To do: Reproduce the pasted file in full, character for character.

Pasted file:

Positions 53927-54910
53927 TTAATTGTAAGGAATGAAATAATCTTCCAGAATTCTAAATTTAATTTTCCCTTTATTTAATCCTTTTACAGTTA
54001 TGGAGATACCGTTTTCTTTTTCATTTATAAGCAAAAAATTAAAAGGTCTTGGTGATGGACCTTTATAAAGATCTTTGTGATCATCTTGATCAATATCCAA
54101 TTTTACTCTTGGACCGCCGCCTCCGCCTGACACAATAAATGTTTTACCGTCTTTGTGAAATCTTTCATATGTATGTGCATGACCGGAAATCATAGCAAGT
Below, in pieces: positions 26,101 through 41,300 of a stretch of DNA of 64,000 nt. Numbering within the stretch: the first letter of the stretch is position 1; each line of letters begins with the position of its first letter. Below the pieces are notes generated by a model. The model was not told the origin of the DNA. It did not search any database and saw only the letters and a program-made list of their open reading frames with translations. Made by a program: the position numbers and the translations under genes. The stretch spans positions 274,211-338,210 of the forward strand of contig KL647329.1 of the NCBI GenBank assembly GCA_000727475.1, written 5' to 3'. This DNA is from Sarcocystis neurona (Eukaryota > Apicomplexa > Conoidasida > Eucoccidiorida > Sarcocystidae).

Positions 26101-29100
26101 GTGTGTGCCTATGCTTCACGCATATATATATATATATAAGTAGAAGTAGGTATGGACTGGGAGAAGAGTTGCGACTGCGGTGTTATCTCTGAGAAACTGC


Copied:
Positions 53927-54910
53927 TTAATTGTAAGGAATGAAATAATCTTCCAGAATTCTAAATTTAATTTTCCCTTTATTTAATCCTTTTACAGTTA
54001 TGGAGATACCGTTTTCTTTTTCATTTATAAGCAAAAAATTAAAAGGTCTTGGTGATGGACCTTTATAAAGATCTTTGTGATCATCTTGATCAATATCCAA
54101 TTTTACTCTTGGACCGCCGCCTCCGCCTGACACAATAAATGTTTTACCGTCTTTGTGAAATCTTTCATATGTATGTGCATGACCGGAAATCATAGCAAGT
Below, in pieces: positions 26,101 through 41,300 of a stretch of DNA of 64,000 nt. Numbering within the stretch: the first letter of the stretch is position 1; each line of letters begins with the position of its first letter. Below the pieces are notes generated by a model. The model was not told the origin of the DNA. It did not search any database and saw only the letters and a program-made list of their open reading frames with translations. Made by a program: the position numbers and the translations under genes. The stretch spans positions 274,211-338,210 of the forward strand of contig KL647329.1 of the NCBI GenBank assembly GCA_000727475.1, written 5' to 3'. This DNA is from Sarcocystis neurona (Eukaryota > Apicomplexa > Conoidasida > Eucoccidiorida > Sarcocystidae).

Positions 26101-29100
26101 GTGTGTGCCTATGCTTCACGCATATATATATATATATAAGTAGAAGTAGGTATGGACTGGGAGAAGAGTTGCGACTGCGGTGTTATCTCTGAGAAACTGC